What this blog ended up being, though, came as a very pleasant surprise. When I got my poster, I took to Twitter to thank its creator, Robbie Rozelle. Then, just today, as fate would have it, the platform I write this on was down, So I wandered over to Twitter while I waited, and saw Robbie on there again. So I took a chance, and asked him a few questions about the poster and how he works. He kindly (and quickly) obliged, and here's the scoop (and a very inspiring story, too!):
JEFF: Can you talk about Playbill's commitment to Pride Month?
ROBBIE: I’m not on the editorial team of Playbill- I’m the graphic designer and very happily art directed and designed the Pride issue. I can tell you personally how much it moves me to know that something I love so much, and a company I love so much, is so dedicated to the Pride cause. As a teen, I used to walk down the hallways of high school singing show tunes, and can honestly say that musical theatre saved me from killing myself, so if we are celebrating what is possible, I think that is amazing.
On Saturday night, I searched the hashtag #PlaybillPride on Instagram, and found this from a 17-year-old, who could have been me: https://instagram.com/p/35QZEawwKp/
Just knowing that I am a part of that, that I am woven into that history now, was terribly moving for me.
JEFF: How did the poster come about?
ROBBIE: Last year, we didn’t really think about Playbill Pride merchandise - it was something people asked about, wanting it on a t-shirt or a hat. This year, with a little more foresight, we decided to create this poster. Not all of the shows on it actually have color playbills (Roundabout doesn’t do them, for example, and some long-running shows have switched to black and white), so I set about colorizing the ones that were always black and white or that were formerly in color but had changed to B&W (i.e.: Finding Neverland). It was a little difficult because we wanted this for June 1, but we knew the Tony nominations might cause some shows to close and we wanted it to reflect June. As it turned out, we were correct, and some stuff indeed folded right after the Tony nominations came out, but what we were left with became this beautiful, colorful celebration of the pride of Broadway.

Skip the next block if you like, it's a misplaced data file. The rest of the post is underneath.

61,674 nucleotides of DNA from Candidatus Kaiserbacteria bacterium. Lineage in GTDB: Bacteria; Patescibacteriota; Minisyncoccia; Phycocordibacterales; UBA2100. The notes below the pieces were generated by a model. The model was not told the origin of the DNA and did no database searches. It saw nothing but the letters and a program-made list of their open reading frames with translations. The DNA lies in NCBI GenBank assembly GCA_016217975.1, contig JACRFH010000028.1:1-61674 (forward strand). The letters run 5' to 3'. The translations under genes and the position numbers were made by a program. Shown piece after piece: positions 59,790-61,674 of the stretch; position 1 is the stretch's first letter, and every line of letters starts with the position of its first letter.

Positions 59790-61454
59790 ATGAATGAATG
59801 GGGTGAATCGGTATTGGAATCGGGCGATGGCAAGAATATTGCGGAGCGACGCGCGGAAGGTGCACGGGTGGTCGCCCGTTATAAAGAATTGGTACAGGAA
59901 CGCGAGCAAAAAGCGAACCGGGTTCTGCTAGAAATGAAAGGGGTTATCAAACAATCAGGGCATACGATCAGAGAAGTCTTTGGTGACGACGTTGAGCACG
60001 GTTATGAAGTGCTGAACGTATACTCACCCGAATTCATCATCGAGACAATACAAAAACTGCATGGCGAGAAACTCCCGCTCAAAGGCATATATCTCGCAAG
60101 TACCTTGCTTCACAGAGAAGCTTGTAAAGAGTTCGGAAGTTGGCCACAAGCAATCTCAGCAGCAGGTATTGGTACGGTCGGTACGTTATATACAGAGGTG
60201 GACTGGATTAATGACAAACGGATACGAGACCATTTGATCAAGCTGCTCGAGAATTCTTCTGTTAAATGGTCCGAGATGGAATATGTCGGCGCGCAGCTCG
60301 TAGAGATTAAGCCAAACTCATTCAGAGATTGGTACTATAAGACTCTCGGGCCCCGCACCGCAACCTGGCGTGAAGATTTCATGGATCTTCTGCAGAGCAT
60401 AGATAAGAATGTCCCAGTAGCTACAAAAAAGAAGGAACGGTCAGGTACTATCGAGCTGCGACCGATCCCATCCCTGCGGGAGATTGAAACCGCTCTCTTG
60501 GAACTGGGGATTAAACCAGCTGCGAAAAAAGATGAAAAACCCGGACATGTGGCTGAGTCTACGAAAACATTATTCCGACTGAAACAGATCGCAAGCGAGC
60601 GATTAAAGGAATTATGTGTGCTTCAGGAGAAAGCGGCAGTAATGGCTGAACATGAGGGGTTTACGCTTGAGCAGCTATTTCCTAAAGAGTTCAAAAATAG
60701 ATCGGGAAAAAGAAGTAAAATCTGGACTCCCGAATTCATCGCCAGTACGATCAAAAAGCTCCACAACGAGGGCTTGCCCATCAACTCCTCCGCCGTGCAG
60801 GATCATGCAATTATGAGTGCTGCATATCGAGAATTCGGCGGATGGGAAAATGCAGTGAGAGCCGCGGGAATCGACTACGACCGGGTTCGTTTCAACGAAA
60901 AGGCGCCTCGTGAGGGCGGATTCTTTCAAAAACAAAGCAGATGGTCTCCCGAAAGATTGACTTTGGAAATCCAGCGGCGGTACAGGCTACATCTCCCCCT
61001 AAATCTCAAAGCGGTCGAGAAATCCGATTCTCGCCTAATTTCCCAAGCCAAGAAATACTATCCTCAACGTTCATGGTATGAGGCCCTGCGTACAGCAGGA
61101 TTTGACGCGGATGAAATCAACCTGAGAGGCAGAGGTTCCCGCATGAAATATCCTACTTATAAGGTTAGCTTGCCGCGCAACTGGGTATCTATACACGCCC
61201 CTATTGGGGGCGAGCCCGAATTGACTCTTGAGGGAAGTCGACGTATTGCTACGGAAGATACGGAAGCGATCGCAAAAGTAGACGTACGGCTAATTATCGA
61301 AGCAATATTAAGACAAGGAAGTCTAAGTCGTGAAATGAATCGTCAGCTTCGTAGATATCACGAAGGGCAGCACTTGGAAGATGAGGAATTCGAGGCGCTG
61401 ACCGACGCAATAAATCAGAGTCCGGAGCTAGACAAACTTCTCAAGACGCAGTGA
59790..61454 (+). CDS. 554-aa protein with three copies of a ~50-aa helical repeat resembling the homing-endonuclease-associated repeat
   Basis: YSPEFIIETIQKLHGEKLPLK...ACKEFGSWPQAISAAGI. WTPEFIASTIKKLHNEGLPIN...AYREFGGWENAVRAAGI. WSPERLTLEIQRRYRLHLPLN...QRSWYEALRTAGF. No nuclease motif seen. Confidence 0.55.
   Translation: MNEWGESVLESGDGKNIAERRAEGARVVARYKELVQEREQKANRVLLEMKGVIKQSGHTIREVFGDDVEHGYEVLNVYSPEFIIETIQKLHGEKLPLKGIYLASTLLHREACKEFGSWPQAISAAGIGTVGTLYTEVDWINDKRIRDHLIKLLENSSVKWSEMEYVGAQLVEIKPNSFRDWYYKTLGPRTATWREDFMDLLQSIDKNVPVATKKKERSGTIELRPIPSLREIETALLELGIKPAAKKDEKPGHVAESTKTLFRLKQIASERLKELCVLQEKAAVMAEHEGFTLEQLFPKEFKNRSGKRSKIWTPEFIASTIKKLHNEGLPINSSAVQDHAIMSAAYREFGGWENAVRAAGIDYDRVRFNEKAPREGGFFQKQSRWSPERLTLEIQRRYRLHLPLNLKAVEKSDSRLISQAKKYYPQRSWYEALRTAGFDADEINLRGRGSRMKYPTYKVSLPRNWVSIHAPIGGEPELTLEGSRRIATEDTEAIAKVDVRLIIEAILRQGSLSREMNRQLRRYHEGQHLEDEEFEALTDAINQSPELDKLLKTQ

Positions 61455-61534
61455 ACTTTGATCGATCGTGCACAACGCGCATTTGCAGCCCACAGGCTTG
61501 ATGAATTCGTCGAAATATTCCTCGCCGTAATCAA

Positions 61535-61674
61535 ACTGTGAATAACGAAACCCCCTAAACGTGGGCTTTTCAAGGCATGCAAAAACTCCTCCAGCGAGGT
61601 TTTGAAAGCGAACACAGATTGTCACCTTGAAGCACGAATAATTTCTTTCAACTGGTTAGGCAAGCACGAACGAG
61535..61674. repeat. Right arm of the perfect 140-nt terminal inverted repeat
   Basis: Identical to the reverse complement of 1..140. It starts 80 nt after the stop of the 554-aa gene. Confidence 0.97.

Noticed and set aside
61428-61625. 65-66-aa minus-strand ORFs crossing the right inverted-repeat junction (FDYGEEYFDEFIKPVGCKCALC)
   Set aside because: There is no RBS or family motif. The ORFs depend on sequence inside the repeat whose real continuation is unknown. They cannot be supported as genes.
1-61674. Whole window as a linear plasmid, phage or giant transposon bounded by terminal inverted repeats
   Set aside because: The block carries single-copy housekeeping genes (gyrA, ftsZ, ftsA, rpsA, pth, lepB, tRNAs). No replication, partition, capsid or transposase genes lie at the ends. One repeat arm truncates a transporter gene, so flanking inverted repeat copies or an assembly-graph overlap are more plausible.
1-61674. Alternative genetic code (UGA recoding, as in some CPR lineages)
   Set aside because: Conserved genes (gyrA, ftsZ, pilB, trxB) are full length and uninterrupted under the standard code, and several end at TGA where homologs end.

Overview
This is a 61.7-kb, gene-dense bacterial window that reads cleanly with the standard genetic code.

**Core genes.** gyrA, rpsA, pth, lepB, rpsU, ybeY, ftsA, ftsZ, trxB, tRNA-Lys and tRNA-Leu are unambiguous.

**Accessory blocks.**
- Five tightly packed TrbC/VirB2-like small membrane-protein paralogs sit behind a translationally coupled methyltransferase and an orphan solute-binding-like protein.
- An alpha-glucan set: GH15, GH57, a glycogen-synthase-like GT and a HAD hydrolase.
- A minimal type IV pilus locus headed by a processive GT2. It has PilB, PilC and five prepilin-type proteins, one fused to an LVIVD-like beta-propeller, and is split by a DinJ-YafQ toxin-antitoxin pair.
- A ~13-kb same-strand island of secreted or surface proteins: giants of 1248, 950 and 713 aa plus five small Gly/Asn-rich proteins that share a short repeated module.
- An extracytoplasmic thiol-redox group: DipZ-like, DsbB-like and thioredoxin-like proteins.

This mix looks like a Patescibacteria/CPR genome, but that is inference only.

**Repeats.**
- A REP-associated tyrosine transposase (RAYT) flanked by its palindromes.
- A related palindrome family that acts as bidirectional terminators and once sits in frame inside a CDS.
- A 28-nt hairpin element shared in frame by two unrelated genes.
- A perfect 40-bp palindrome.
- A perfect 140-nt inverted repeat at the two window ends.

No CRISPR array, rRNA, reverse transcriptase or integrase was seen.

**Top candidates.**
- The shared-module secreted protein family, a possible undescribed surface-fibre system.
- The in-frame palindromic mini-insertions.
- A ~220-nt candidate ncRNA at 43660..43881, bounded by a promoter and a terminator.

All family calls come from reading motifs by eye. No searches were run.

JEFF: What is your design process?
ROBBIE: My design process is so different from project to project. Because I had designed the Pride logo last year, we knew going in that we were going to use it again. This was the first time I had designed the magazine, and created a style through it. I worked with the Editor in Chief, Blake Ross, to create something that was really beautiful. I wanted something that reflected what I would want to read and KEEP. We hit upon the idea of including quotes from the various plays that the writers profiled had written, to tie everything together, along with the rainbow banner on the top. I’m really happy with it, and got an email from my mother today saying she was, too. I really think that readers are responding to it. I can’t speak for Playbill, but I’m really hopeful it will become an annual thing.
(Photos by Robbie Rozelle)
For more information and purchasing Playbill Pride merchandise, go to: www.playbillstore.com
(Playbill did not solicit me in any way, nor do I receive any compensation from them.)